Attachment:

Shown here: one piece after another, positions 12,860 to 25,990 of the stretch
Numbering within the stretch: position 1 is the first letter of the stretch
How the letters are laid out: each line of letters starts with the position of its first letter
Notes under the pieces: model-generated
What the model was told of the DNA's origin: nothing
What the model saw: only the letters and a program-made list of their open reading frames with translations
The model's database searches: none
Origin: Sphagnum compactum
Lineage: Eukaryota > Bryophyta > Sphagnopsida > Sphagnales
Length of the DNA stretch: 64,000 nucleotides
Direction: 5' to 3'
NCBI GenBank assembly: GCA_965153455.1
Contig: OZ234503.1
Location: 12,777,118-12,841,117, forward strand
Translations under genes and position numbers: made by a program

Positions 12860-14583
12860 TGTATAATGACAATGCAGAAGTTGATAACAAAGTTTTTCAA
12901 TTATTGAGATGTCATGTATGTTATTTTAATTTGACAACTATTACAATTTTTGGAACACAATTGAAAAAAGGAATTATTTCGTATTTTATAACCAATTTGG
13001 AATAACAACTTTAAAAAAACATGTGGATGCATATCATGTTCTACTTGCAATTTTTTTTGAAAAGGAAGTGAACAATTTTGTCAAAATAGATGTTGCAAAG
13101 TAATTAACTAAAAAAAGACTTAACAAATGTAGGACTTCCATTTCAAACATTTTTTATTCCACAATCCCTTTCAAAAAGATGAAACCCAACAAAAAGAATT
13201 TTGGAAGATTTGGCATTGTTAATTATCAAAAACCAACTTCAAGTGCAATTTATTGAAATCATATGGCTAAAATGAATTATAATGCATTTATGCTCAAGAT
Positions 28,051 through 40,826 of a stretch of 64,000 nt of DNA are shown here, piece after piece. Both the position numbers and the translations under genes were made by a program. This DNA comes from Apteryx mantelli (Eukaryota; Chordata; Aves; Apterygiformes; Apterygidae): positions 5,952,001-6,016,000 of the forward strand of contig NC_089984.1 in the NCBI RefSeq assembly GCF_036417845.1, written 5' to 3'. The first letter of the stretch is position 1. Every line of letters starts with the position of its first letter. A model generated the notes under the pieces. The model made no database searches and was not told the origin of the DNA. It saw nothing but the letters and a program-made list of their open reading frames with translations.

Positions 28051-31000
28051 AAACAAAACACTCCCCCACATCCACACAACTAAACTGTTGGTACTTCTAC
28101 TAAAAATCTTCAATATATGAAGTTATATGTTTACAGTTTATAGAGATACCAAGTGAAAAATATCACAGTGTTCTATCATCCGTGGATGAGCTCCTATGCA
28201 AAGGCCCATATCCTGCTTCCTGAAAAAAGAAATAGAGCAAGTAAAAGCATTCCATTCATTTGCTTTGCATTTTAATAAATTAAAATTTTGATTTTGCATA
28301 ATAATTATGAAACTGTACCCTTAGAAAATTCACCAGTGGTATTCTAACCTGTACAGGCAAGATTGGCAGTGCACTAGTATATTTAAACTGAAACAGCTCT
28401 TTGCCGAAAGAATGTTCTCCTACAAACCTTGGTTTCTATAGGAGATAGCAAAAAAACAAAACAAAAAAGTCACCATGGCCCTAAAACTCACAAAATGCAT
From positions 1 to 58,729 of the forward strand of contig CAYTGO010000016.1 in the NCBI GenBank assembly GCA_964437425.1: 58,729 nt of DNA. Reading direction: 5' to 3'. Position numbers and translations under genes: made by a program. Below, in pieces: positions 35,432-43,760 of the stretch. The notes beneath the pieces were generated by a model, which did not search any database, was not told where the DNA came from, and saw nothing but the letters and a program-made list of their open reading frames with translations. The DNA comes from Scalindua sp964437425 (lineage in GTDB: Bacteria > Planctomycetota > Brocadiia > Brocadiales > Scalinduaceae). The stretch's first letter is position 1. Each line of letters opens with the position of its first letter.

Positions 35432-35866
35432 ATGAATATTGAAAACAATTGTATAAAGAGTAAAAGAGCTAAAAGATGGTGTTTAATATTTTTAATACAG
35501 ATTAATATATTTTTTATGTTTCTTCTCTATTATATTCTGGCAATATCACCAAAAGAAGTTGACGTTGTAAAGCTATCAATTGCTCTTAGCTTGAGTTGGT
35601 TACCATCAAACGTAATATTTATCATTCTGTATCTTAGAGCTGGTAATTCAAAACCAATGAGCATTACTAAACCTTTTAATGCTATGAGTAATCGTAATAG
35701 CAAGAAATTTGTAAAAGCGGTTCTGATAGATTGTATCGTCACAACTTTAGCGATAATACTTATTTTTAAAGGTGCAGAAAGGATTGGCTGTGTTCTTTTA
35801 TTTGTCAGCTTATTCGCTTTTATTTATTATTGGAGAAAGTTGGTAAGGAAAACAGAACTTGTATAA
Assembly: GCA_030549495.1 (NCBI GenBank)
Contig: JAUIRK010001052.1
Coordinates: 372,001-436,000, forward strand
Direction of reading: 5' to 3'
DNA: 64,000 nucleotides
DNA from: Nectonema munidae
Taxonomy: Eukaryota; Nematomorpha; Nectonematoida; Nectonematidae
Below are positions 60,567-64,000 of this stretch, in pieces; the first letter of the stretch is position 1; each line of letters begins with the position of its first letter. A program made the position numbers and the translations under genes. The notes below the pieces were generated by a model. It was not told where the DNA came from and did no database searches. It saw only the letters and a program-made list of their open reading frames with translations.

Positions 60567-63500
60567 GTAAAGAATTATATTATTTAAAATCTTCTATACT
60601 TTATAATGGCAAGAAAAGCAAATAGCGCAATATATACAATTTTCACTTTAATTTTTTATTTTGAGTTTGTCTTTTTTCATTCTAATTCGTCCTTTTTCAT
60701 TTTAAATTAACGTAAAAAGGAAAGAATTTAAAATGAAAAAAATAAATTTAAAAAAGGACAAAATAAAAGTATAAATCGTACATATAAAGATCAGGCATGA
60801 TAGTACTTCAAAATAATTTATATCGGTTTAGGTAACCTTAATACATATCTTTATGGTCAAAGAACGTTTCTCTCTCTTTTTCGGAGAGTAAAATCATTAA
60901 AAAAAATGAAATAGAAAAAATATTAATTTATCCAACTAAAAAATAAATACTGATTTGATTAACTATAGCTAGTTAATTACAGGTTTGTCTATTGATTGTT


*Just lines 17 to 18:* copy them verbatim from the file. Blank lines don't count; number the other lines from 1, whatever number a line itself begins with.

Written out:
12860 TGTATAATGACAATGCAGAAGTTGATAACAAAGTTTTTCAA
12901 TTATTGAGATGTCATGTATGTTATTTTAATTTGACAACTATTACAATTTTTGGAACACAATTGAAAAAAGGAATTATTTCGTATTTTATAACCAATTTGG